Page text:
China LNG Shipping (Holdings) Co. Ltd (CLNG) was set up in Hong Kong, as an equal joint venture between two state-owned firms, China Ocean Shipping (Group) Company and China Merchants Group, for planning, coordinating and arranging all the investments and management works related to LNG transportation projects in China. The JV has invested around $1 billion in six LNG carriers so far.

China later brought in BP Shipping Ltd, a unit of London-based oil and gas firm BP Plc, as a 40% shareholder in China LNG Shipping (International) Co. Ltd (CLSICO), a Hong Kong-based JV 60% owned by CLNG, to manage the six LNG tankers. BP is one of the partners in the North West Shelf project in Australia that supplies 3.7 mt LNG a year to Guangdong Dapeng LNG Co. Ltd, China’s first LNG import project, for 25 years beginning May 2006.

BP Shipping exited the ship management JV in August 2013 by selling its 40% stake to China’s national oil firm China National Offshore Oil Corp. (CNOOC). Hudong now has an order book for 13 LNG tankers and two more Chinese yards have started constructing LNG carriers.

In India, Shipping Corp. of India Ltd (SCI) and GAIL, both state-owned, have a step-in right to take at least 26% and 10% stakes, respectively, in each of the nine LNG carriers.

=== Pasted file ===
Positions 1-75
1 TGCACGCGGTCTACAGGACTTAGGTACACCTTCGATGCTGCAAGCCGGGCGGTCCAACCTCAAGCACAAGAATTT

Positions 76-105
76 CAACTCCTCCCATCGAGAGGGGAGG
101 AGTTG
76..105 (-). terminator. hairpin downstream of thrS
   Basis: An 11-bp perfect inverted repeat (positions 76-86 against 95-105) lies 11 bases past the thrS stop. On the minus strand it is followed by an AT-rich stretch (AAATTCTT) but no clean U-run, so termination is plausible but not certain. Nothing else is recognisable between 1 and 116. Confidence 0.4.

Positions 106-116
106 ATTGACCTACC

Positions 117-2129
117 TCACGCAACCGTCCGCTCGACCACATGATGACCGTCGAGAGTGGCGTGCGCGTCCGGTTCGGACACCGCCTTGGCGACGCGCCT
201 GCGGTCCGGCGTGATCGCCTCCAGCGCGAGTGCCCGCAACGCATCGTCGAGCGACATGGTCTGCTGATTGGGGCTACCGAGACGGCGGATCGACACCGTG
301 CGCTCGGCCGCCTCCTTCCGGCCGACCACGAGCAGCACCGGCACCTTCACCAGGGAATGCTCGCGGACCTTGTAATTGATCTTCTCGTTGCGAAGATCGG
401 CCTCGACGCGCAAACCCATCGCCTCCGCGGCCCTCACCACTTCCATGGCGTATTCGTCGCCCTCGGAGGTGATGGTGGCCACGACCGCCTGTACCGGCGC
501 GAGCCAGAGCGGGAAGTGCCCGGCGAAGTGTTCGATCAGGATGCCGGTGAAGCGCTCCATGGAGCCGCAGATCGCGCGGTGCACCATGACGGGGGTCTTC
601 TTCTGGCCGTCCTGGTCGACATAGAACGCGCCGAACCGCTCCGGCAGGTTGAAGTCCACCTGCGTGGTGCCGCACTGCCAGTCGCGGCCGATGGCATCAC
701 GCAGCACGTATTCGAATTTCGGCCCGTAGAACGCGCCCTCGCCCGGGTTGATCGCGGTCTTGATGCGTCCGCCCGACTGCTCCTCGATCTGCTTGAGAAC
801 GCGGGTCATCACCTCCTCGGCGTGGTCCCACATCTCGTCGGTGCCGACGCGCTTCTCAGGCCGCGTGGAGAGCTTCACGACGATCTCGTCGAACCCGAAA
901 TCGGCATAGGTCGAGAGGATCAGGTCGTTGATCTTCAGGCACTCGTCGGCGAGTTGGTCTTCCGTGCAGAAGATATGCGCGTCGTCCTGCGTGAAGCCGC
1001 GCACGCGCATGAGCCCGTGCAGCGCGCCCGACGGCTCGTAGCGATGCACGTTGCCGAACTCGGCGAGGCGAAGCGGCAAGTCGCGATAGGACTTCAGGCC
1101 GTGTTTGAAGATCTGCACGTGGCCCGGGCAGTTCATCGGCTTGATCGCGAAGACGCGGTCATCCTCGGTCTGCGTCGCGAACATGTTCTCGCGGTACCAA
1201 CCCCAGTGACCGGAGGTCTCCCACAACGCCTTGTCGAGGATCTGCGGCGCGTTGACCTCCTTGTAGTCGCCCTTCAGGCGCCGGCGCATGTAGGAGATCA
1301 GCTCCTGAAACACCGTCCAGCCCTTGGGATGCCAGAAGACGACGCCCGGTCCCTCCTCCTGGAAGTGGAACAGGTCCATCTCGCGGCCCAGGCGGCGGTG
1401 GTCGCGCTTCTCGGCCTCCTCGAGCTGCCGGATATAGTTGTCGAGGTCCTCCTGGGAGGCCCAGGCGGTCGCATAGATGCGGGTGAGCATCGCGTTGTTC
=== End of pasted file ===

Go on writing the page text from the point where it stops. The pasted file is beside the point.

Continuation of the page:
Besides, the local shipbuilder winning the contract to build the three LNG tankers has the option of acquiring another 5-13% stake in each of the three carriers. This means Indian entities can hold as much as a 49% stake in the three locally built LNG tankers to spread financial risks.

Unlike China, India has been lucky in getting a global shipyard to share technology for building LNG ships. State-run Cochin Shipyard Ltd is the only local yard that has fulfilled the eligibility criteria set by GAIL to build three LNG tankers locally. It has signed a technology collaboration pact with South Korea’s Samsung Heavy Industries Co. Ltd to build the ships. It also secured a licence from GTT, France, to use its patented Mark-III LNG containment systems.

India’s resolve to wrap up the technical collaboration pact with Samsung was evident when it got Dae-young Park, the chief executive officer of the South Korean shipbuilder, to fly to Mumbai from Perth, Australia, where he was attending LNG 18, the world’s largest LNG event, to sign the agreement on 14 April at a maritime summit organized by the government.

India cannot brook any further delays in finalizing the tender.